Git Getting Started
You can download Git for free from the following website: https://www.git-scm.com/
Using Git with Command Line
To start using Git, we are first going to open up our Command shell.
For Windows, you can use Git bash, which comes included in Git for Windows. For Mac and Linux you can use the built-in terminal.
The first thing we need to do, is to check if Git is properly installed:
git --version git version 2.30.2.windows.1
If Git is installed, it should show something like
git version X.Y
Now let Git know who you are. This is important for version control systems, as each Git commit uses this information:
git config --global user.name "w3schools-test" git config --global user.email "firstname.lastname@example.org"
Change the user name and e-mail address to your own. You will probably also want to use this when registering to GitHub later on.
global to set the username and e-mail for every repository on your computer.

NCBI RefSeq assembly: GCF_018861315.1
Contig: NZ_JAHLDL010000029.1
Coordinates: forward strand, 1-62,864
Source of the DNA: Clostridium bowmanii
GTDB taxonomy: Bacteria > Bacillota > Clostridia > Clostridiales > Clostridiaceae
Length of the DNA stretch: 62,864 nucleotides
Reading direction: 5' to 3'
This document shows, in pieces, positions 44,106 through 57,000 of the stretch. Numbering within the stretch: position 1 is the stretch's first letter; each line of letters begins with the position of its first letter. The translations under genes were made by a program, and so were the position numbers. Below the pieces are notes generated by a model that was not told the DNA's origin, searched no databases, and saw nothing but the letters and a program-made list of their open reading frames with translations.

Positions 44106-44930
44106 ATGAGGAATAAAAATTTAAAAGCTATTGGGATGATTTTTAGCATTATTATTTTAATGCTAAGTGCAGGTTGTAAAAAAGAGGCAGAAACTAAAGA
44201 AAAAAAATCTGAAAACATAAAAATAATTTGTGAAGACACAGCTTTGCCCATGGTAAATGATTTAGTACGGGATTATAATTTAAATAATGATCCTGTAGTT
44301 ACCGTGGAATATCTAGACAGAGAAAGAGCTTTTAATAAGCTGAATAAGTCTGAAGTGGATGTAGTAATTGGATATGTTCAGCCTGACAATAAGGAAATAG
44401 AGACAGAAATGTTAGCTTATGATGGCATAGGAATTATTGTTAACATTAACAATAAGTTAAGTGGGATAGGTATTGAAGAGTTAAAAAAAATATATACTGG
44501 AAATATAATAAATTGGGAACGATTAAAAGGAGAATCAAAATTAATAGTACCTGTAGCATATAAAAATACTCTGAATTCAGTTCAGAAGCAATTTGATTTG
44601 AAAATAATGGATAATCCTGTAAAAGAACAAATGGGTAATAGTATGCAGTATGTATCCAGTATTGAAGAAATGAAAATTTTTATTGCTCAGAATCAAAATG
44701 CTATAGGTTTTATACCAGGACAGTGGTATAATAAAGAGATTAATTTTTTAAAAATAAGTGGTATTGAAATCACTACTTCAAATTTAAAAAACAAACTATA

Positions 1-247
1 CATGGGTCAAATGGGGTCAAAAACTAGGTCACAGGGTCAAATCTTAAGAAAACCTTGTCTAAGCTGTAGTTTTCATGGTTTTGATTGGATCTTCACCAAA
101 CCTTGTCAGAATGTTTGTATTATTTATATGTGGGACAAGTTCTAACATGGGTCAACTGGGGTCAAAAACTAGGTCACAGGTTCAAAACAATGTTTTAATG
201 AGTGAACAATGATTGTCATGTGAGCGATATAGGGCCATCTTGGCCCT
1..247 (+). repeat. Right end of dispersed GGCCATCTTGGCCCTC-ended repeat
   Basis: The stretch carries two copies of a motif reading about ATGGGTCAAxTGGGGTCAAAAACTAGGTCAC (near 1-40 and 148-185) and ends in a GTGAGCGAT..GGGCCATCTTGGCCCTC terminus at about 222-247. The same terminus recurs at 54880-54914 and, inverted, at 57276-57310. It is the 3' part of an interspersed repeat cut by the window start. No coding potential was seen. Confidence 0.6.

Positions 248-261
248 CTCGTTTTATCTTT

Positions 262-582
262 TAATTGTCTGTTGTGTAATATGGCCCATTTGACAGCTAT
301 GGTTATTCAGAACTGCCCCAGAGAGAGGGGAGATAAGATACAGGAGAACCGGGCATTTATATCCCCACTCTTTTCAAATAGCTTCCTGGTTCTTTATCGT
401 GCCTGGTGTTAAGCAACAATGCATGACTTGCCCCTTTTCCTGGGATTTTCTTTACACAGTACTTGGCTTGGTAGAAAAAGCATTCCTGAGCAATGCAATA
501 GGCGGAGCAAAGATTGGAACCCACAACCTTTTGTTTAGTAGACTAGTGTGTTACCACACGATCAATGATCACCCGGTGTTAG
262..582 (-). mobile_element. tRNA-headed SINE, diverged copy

If you want to set the username/e-mail for just the current repo, you can remove
Creating Git Folder
Now, let's create a new folder for our project:
mkdir myproject cd myproject
mkdir makes a new directory.
cd changes the current working directory.
Now that we are in the correct directory. We can start by initializing Git!
Note: If you already have a folder/directory you would like to use for Git:
Navigate to it in command line, or open it in your file explorer, right-click and select "Git Bash here"
Once you have navigated to the correct folder, you can initialize Git on that folder:
git init Initialized empty Git repository in /Users/user/myproject/.git/
You just created your first Git Repository!
Note: Git now knows that it should watch the folder you initiated it on.
Git creates a hidden folder to keep track of changes.